Nutraceutical Approaches to Diabetes Management

By Meagan Purdy, ND

Recently, I’ve noticed a trend in my clinical practice. I’m seeing far more instances of blood sugar dysregulation on screening labs, even in patients I wouldn’t otherwise suspect of metabolic issues. Many patients have joked that it’s due to quarantine weight or lifestyle changes that they know are less than ideal. Cultural changes that have taken place over the past two years have no doubt brought about changes to our overall health. Many people have opted for less nutritious foods and decreased their activity levels during times of quarantine, which can disrupt metabolic health.


Chromium is a trace mineral that’s often overlooked but of utmost importance for proper blood sugar regulation. Low chromium levels are associated with impaired glucose and insulin function, and subsequently, type II diabetes.3 Physicians first noticed the importance of chromium for glucose tolerance with patients receiving long-term total parenteral nutrition (TPN). TPN patients developed symptoms of diabetes, yet their symptoms would not respond to insulin administration. However, they improved when supplemented with chromium, suggesting that the chromium deficiency may be a source for symptoms of glucose dysregulation, which spurred a much-needed area of study for diabetic patients.2

More recent research has shed light on chromium’s mechanisms as an integral piece of blood sugar regulation. Chromium increases insulin receptor numbers and affinity, allowing for increased insulin binding to cells.4 Chromium also activates intracellular signaling pathways involved in glucose transporter 4 (GLUT4) translocation, increasing glucose transport and enhancing insulin sensitivity.5 Long-term chromium supplementation leads to improved glucose tolerance because it potentiates insulin in the cell.

Chromium has also been shown to have acute effects clinically, with multiple studies documenting improved postprandial glucose levels when supplemental chromium was ingested with the meal.3 In clinical trials, it appears that levels above 200 mcg daily have been shown effective for improving glucose profiles and that chromium picolinate or polynicotinate are the most efficacious forms.2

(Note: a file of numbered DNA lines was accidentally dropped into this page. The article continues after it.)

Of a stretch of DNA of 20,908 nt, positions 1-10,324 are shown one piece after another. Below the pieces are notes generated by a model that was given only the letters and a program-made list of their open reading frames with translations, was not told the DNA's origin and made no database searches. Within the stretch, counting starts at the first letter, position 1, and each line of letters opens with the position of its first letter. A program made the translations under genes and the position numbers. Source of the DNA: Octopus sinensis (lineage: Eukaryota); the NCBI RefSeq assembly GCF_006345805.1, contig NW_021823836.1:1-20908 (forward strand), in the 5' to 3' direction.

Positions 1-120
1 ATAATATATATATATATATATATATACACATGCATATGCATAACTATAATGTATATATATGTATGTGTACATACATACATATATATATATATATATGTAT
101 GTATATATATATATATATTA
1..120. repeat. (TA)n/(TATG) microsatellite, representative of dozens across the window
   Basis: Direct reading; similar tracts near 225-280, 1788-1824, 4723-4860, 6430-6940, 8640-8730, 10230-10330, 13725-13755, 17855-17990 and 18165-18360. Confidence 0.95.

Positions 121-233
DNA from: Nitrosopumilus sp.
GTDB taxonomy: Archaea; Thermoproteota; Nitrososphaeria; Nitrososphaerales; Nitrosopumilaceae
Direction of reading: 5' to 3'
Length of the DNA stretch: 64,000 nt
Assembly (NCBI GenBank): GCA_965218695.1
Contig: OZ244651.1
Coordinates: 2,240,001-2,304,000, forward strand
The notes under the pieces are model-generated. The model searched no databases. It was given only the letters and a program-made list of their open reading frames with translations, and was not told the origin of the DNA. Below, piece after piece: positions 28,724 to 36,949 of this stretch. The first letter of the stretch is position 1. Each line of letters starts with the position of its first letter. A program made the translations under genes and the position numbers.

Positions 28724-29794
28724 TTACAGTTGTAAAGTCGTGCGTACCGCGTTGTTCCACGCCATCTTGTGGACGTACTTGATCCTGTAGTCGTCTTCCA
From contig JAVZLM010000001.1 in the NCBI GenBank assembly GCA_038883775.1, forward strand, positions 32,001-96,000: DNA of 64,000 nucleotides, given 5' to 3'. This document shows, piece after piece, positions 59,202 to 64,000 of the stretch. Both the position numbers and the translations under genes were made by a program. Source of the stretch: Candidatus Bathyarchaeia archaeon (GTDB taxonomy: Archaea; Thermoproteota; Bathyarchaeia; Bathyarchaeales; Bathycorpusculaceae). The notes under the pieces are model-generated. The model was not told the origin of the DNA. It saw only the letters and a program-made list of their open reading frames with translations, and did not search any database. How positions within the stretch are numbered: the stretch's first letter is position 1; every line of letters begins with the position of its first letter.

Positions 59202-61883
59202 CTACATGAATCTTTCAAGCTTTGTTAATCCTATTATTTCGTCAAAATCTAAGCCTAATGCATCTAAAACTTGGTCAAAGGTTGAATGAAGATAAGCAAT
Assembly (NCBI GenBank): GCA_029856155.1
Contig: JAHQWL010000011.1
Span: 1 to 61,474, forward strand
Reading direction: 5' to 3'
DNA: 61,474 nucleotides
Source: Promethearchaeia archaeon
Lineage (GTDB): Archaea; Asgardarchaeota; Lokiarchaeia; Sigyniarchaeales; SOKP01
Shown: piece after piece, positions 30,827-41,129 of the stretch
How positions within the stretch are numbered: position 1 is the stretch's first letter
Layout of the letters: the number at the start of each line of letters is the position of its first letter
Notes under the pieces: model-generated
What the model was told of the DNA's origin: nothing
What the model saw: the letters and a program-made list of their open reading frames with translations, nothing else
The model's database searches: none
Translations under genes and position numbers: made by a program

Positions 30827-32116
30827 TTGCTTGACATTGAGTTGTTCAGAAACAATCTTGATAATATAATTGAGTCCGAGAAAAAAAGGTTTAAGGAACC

Biotin can act as an important adjunct vitamin to chromium in blood sugar regulation. It has been shown to increase the efficacy of chromium when used to address blood glucose levels.3 Pairing biotin with chromium in clinical trials has resulted in improved HbA1c, fasting glucose levels, and decreases in current prescription medications for diabetic patients.3 These results may be due to biotin’s essential role in carbohydrate metabolism.3

Biotin functions as a gene modulator, as it alters gene expression. Proposed mechanisms for biotin’s hypoglycemic qualities include upregulation of hepatic and pancreatic glucokinase expression.6 Glucokinase is a critical enzyme that regulates glucose uptake by the liver and regulates insulin secretion in response to changes in blood glucose concentration. Biotin upregulates insulin production through these mechanisms in the presence of elevated glucose.7

Biotin deficiencies have been linked to impaired glucose tolerance tests and decreased glucose utilization, while supplemental biotin, particularly when paired with chromium, is linked to better glucose regulation. One RCT involving 447 subjects with poorly controlled type 2 diabetes were given 600 mcg of chromium picolinate paired with 2 mg of biotin or a placebo. Changes in HbA1c and fasting glucose levels were significantly different in the treatment group vs. placebo.7 Multiple studies have revealed similar results, suggesting that biotin and chromium can be used in concert to enhance their properties of glucose regulation.8

Fraxinus excelsior L. (European Ash, Ash)